It's not clear what the fate of the plan for 75 North Seventh Street is. That plan may have been abandoned, but the Galvan Foundation seems still to be pursuing its Depot District Initiative, but what that involves, beyond turning the historic Hudson Upper Depot into a brewery and acquiring the former Community Theatre to be the "gateway" to the district is not yet known.
The meeting began with mayor's aide Michael Chameides providing an update on the City's plans for affordable housing. Chameides talked about the Affordable Housing Development Plan, which is expected to identify four or five priority projects and strategize a timeline for moving them forward so they do not compete with each other for financing from NYS Homes and Community Renewal and other funding sources.
In October, Hudson Valley Pattern for Progress was chosen to create the Affordable Housng Development Plan, for a fee of $30,000. Yesterday, Chameides reported that they were "finalizing the funding stream." The original scheme for paying for the plan was that agencies and organizations involved in affordable housing in Hudson would each contribute $5,000. To Gossips' knowledge, only Hudson Housing Authority (HHA) and Hudson Community Development and Planning Agency (HCDPA) have committed $5,000. Chameides said that developing the plan would take six months, from start to finish, but it is not known when Pattern for Progress will begin its work.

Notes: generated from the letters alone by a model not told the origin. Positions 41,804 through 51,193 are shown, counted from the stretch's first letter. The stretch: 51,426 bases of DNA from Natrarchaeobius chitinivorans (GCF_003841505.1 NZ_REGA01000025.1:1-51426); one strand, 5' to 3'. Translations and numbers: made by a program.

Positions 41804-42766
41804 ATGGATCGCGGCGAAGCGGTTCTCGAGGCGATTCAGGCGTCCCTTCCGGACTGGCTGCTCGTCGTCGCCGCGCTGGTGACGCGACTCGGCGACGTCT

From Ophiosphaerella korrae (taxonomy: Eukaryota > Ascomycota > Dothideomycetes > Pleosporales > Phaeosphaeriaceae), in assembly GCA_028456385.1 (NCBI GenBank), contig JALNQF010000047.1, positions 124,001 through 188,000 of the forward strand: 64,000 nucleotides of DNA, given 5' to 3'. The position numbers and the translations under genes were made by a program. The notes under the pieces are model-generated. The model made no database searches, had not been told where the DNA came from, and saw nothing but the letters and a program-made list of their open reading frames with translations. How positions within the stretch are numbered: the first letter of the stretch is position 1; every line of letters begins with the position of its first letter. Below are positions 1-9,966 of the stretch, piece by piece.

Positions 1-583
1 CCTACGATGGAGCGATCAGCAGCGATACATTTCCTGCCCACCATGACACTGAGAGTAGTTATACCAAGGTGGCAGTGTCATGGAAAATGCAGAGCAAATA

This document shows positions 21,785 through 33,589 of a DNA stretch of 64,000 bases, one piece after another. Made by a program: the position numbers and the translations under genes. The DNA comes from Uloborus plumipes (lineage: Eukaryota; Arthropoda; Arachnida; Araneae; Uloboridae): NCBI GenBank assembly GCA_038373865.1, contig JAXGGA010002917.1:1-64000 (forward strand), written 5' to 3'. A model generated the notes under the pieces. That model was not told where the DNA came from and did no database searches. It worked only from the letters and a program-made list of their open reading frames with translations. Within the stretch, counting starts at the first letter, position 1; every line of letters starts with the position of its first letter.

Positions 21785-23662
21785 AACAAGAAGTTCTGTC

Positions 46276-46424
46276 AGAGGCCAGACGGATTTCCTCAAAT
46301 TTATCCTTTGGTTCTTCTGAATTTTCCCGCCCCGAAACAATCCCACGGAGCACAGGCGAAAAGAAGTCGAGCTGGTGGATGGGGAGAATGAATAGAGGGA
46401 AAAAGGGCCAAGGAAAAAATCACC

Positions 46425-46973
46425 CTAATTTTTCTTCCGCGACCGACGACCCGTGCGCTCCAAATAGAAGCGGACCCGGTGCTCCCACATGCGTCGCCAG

Even before the Affordable Housing Development Plan is complete, the Hudson Housing Authority is beginning to craft its own plan for new housing. In 2018, HHA pursued a plan to construct two new buildings on State Street, just across the street from Bliss Towers. One of the buildings was to have 33 units; the other 40 units.
plan was abandoned in the summer of 2019, when it was discovered that the land on which the buildings were to be constructed could not sustain what was being proposed.
What is now being contemplated is building on another part of the site owned by HHA: the area of west of Bliss Towers, where Columbia Apartments, a.k.a "the low rises," are now located. (The plan involves demolishing the low rises.)
There was some discussion about testing the soil to learn what the site was capable of sustaining before formulating a plan. Marie Balle, chair of the HHA board, mused, "What if we develop a plan, and we can't execute it, as happened with State Street?" She asked HHA executive director Tim Mattice how much it would cost to do a study to determine the land's capacity to sustain new construction. Mattice told her it would cost a lot and assured her that "developers factor in the possibility that a project won't work out." Balle replied, "We cant wait months and months to find out we can't do what we want."
Despite the uncertainty about the stability of the land, it was decided that the project goals would be laid out for presentation to the public at the next meeting of the HHA Board of Commissioners, to take place on Wednesday, January 13, at 6:00 p.m.